Transcription Principles and Procedures

For the sake of consistency, I have adhered to the transcription principles and procedures set forth in the volumes of the Cornell Yeats, most of which I have quoted, some in abbreviated form, below:

In rendering Yeats's words, I have followed his actual spelling when it is clear, even if it is incorrect or if he finished only part of a word.  In cases where Yeats's actual spelling is difficult or impossible to determine, the standard spelling is given.  Where the exact spelling of a character's name is unclear, or where it is impossible to determine if Yeats wrote the entire name, I have given the standard spelling used elsewhere in the manuscript.

Where the first letter of a word is clearly either capitalized or lower-cased, I have transcribed accordingly; where the letter is ambiguous, I have standardized according to normal practice.

Symbols for illegible words and editorial conjecture:

[ ? ] 
a totally illegible word, with the space between brackets corresponding approximately to the length of the word
stran[?] 
a partially illegible word
[ ? ? ? ] 
several totally illegible words, with the number of question marks corresponding to the apparent number of words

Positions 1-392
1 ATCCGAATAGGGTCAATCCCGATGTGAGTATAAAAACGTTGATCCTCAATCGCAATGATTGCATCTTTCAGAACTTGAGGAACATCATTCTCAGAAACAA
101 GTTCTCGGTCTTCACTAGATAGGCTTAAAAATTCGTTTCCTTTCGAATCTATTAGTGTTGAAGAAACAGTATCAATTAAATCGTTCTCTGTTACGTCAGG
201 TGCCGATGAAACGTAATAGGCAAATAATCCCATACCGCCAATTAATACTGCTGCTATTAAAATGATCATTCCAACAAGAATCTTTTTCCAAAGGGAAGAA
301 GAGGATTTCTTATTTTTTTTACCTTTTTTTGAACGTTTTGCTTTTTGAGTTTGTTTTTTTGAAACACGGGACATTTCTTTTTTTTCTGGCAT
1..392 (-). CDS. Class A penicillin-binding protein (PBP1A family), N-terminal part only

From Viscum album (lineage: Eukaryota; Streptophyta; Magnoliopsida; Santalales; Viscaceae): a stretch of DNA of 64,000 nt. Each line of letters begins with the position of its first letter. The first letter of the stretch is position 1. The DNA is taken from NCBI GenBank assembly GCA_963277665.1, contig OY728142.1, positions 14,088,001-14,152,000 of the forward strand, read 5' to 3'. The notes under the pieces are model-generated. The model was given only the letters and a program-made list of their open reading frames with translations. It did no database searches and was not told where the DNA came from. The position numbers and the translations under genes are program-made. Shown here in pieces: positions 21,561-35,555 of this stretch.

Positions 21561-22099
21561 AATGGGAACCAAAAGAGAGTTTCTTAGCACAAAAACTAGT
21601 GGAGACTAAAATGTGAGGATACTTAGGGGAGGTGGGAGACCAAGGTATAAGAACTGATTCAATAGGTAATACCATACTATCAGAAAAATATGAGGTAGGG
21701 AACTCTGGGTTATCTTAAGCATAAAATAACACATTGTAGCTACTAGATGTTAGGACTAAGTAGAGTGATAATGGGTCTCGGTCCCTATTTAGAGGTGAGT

[?]
a cancelled and totally illegible word
[?sing]
a conjectural reading (used only when the editor feels more than ordinary uncertainty)

There are throughout the drafts certain obscure marks or blots, which may have been made accidentally.  In cases where their significance has not been determined, they are silently omitted.

Cancellation of single lines or of words within a line is indicated by a single horizontal cancellation line.  Cancellation of single lines or of words within a line is indicated by a double horizontal cancellation line where Yeats scribbled over the text.

Yeats's copyediting marks are preserved.  Caret symbols under a cancelled word meant to indicate substitution of a new word written above it have been left in place.

Yeats frequently used a mark resembling a dash but placed at the level of the bottom of the line, often where one would expect a period.  I have transcribed the mark as a line-level dash, except in cases where it is far enough above the line reasonably to be construed as a conventional dash or short enough reasonably to be construed as a period.

Problems in the transcription of words and passages are discussed in footnotes.

Although the spacing of words and lines generally approximates the originals, a degree of typographical regularization has been employed for such elements as indentations, half lines, the placement of above-the-line revisions, turnovers, stage directions, and speaker tags.

Each of Yeats's manuscript pages is recorded on a separate page of transcription.

Source: Yeats, W.B. The Early Poetry, Volume I: Mosada and The Island of Statues. Ed. George Bornstein (Ithaca: Cornell University Press, 1987).